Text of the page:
August 20, 2008 | Glacier National Park
Flying over the arctic from Paris to Salt Lake City I was fortunate to have a window seat. The views are amazing, a first person experience of something that with Google Earth is commonplace. When viewing our planet from 38,000 feet one realizes how small it really is. As we passed over the green and well-cared isle of Ireland my eyes were drawn to the ocean. The few white caps frothed up by the wind were the only indication of activity. Eventually I looked down onto the expanse of white that is Greenland.
In climbing we have a term know as “sand bagging.” This practice entails under grading a route to what its actual difficulty might be. The first ascensionist has the privilege of determining how to set the rating, the assessment of the difficulty of the route, for subsequent climbers. A sand bagged route is one that is always much more difficult than what the rating gives it. In a similar manner, Greenland is perhaps the ultimate sand bag. Greenland is a land of glaciers and rocky fjords with long nights in the winter. What is green about this? Perhaps when it was settled by the Norse it was green. Perhaps it might be green again.
Looking at the glaciers I reflect on how our existence as humans is affecting these storehouses of frozen water. What is changing and what is the long-term prognosis?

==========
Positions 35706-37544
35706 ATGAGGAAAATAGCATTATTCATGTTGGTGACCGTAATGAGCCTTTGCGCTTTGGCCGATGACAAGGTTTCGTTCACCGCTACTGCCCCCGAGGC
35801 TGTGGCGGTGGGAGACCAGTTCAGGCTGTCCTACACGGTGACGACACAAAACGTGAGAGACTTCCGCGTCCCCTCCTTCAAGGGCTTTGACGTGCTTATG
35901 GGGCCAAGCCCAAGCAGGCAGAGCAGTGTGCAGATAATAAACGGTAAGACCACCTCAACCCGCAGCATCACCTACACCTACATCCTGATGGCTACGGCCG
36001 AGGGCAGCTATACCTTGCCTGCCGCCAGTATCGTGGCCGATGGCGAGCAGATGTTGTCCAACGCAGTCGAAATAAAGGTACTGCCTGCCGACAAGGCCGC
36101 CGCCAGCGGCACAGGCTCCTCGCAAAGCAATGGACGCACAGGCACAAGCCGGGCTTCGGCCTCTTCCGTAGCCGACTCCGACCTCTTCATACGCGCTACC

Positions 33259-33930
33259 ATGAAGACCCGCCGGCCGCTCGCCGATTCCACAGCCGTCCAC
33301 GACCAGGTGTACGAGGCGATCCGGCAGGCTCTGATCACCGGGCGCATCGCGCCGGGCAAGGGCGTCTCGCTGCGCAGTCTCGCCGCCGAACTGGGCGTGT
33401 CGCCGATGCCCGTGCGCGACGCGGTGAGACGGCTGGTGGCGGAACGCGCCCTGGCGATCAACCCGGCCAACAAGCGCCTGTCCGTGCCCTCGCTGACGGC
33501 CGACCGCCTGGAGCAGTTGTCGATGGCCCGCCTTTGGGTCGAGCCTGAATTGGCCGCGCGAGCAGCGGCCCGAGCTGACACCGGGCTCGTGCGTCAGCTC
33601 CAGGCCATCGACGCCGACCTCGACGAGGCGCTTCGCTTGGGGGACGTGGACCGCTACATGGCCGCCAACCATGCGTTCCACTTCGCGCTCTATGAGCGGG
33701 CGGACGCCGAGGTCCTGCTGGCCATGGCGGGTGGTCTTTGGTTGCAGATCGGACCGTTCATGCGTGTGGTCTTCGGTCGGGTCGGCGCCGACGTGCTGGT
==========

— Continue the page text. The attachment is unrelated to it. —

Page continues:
My family and I depart Bozeman for a six-hour drive to Glacier National Park. We’ll be meeting up with David Brancaccio and the team from PBS NOW to continue working on our glacier story. We meet Dan Fagre, a geologist with the United States Geological Survey (USGS) to interview him on the effects of a warming climate and the glaciers that define Glacier National Park.
Glaciers are the most obvious manifestation of a warming climate. Unlike animals, that can fly or run from one climate zone to another, or plants that have variances in their life cycle, glaciers are an inanimate collection of ice. A three-year-old child understands how the sun melts an ice cream cone. Too warm and it turns to soup. The pleasure of an ice cream cone is lost.
In the same manner we see ice melting in all of the world’s mountain ranges. Too much warmth and they evaporate. And for Glacier National Park? Is it an ice cream cone on a hot sidewalk in August?
The updated timeline of the melting of the 25 remaining glaciers in Glacier national Park is 12 to 20 years. For a geologic feature, a force that carved these mountains, to be gone this quickly is a sobering manifestation of the change our planet is undergoing.